I was first introduced to this tradition in Provence, where the apéro has been raised to an art form.  On a sunny afternoon, the cafe terraces in Avignon are filled with happy customers sipping bright yellow panachés, green perroquets, and red diabolos (which sound exotic but are actually beer flavored with sweet syrups or lemonade).  At the time my son was a baby and I wouldn’t have dreamed of indulging in such non-maternal behavior.  Recently married, my French mother-in-law was already shocked that I frequented cafés.  Apparently, in the old days, virtuous women did not drink coffee unattended, and here not only was I sipping in public, but I was exposing my tiny tot to my unorthodox behavior.  So a late-afternoon pastis was definitely out of bounds.

This year, my son has entered collège (junior high school), and not only does he get to and from school on his own, but he would prefer that I stay as far away as possible during his commute.  He has his own keys so I don’t have to be on hand when he arrives in the afternoon.  All this points to a new reality:  I can indulge in non-maternal behavior.

And so, yesterday, when a beautiful Indian summer afternoon presented itself, I took the plunge.  A friend and I parked ourselves on a café terrace and ordered an overpriced demi of rosé and indulged in a full-blown Parisian apéro.   We gulped down our doubts about our continued usefulness as mothers, and toasted our newfound freedom.  We felt young, daring and debauched. 

Then we both ran home to make dinner.

Friday, September 20, 2013

The French Grand Tour

Back in the 18th century, upper class Europeans were fond of making a “Grand Tour” that included visiting France, Italy, and Austria, with a little bit of Spain or Germany thrown in for extra flavor.  It was a rite of passage, a way of furthering one’s cultural education, and of showing the folks back home that you were a worldly sort. 

Today, at least in France, the Grand Tour has headed west—to the Far West, to be exact.   It seems like every French person I meet who has the means has been to, or is planning to go to, the American Southwest.  At first I thought this was due to an overabundance of cowboy movies being broadcast on French TV.  I still vividly remember the first time I saw John Wayne speaking fluent French in a dubbed Western—a shock like that leaves psychological scars that can take years to heal.  But I now think this obsession goes beyond Hollywood, and speaks to the mythic image of the US in the minds and hearts of millions of French people.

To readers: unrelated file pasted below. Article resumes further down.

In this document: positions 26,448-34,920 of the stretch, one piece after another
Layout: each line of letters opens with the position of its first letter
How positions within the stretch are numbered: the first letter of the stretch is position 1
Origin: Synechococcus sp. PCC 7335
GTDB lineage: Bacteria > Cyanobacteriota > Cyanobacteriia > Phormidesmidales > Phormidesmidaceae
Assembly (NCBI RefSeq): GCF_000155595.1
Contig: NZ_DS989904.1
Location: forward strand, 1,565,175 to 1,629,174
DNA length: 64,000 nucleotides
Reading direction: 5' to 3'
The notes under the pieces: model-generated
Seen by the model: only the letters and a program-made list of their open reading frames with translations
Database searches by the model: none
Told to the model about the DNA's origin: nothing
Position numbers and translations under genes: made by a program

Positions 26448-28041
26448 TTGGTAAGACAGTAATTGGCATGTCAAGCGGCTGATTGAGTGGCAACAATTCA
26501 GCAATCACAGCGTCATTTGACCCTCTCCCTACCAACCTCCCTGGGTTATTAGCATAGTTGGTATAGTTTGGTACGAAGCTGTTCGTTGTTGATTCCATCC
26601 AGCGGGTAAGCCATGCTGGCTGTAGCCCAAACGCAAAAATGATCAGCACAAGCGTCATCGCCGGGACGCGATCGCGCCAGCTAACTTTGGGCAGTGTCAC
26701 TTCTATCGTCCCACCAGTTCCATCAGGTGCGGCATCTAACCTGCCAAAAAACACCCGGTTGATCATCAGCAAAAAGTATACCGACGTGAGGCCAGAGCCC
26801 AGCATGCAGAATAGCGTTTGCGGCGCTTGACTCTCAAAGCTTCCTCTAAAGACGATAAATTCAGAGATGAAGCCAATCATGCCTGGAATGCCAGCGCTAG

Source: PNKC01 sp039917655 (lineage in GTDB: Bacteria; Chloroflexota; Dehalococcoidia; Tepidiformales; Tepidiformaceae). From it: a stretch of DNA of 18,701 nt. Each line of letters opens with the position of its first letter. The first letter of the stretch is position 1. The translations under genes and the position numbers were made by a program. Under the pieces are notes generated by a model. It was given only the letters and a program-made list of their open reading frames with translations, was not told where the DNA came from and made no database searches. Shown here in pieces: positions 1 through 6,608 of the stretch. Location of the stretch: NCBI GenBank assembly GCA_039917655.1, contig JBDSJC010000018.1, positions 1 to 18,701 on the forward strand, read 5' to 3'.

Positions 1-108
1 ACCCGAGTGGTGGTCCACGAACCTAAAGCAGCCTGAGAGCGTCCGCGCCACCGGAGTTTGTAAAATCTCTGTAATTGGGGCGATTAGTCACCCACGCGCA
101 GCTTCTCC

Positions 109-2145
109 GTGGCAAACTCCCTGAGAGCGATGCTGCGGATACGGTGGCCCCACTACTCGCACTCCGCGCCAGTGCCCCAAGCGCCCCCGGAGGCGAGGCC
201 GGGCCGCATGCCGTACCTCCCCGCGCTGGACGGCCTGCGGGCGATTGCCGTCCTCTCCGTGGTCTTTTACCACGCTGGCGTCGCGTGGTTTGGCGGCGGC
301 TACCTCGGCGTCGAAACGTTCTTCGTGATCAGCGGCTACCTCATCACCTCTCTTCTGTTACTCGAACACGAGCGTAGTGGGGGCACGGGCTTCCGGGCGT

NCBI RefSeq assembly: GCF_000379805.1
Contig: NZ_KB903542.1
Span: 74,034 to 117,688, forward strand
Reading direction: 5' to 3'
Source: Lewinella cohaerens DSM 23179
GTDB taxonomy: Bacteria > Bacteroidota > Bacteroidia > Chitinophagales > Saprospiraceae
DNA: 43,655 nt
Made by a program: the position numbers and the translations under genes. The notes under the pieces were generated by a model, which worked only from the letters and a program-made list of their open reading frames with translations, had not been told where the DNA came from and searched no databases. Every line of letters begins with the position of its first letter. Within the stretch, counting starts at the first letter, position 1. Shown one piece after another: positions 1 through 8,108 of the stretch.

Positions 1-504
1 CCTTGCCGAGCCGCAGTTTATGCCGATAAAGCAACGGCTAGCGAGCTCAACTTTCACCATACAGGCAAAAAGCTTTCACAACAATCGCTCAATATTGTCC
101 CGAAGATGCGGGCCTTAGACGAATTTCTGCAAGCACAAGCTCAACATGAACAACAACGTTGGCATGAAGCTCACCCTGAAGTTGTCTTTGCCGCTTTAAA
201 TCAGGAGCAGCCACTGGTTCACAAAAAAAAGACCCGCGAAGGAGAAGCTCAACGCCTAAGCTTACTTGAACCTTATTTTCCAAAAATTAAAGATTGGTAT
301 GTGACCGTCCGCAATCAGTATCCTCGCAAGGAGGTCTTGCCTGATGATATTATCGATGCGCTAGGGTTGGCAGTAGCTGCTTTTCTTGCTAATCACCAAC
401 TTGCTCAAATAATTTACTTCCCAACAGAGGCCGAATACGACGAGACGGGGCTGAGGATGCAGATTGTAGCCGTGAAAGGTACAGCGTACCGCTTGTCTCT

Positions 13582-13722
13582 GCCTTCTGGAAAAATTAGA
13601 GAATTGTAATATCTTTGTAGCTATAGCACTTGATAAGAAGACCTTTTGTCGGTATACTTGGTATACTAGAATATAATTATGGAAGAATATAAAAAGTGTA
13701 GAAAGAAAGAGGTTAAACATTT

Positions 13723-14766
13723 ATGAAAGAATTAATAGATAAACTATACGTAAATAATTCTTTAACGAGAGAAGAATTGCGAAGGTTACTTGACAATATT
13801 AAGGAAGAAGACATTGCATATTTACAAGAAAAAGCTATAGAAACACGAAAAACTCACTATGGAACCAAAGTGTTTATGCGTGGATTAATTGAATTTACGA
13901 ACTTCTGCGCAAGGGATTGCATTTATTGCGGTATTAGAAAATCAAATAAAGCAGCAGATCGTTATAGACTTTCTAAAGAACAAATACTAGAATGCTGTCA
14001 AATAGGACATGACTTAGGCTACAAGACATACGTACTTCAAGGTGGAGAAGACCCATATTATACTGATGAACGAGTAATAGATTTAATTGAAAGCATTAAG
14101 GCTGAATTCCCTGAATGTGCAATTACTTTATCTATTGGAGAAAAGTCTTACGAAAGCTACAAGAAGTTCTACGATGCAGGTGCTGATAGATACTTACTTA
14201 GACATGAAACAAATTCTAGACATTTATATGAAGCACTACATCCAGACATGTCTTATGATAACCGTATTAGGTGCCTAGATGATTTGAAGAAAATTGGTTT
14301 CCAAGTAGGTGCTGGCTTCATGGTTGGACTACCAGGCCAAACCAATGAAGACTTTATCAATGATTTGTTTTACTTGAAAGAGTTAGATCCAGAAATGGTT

After over a dozen years in this country, I’m still amazed when I realize how many people here and in other places see Americans as essentially cowboys.  And no matter how many times you tell people that your grandfather was a hat maker from Vitebsk, when they look at you they still see someone blonde and freckled who grew up on the Great Plains. 

But there’s another essential reason that tens of thousands of French people trek halfway across the planet to roast in southern Utah—it’s frigging gorgeous.  This fact was unclear to me until recently, when I got so tired of hearing about the Southwest from the French that I actually went there.  Aside from a visit to the Grand Canyon when I was five (when my main interest was avoiding falling in), I’d never been, a fact that made me burn with shame when faced with so many delighted reports from my neighbors.   So a couple of years ago, I packed up my French husband and son and took them on a mini-version of the French Grand Tour.  I say “mini” because we didn’t have the time to do the classic tour, a Herculean event that takes at least three weeks and includes the Grand Canyon, Zion, Bryce Canyon, and Arches National Parks, Monument Valley, Las Vegas, San Francisco, Yosemite—and for the truly possessed—Death Valley.

We settled for the Grand Canyon and Zion, with a side trip to Joshua Tree on the way back to California.  We were enchanted, enraptured, enthralled, and every other over-used adjective you can think of.  Even though I grew up about an hour from the Mojave, I never appreciated the desert until adulthood.  A decade in the confines of New York City probably had something to do with my newfound appreciation of wide-open spaces.  In any case, I became hooked on red rock, and this past summer we made another excursion, this time to Monument Valley, Arches and Bryce Canyon.  The only part of the tour I take issue with is the obligatory stop in Las Vegas, but I will complain about that in a future post.  

So, thanks to the French, I am now a one-person promotional campaign for the American Southwest.  Go!  It’s beautiful.  You’ll never see cowboy movies the same way again.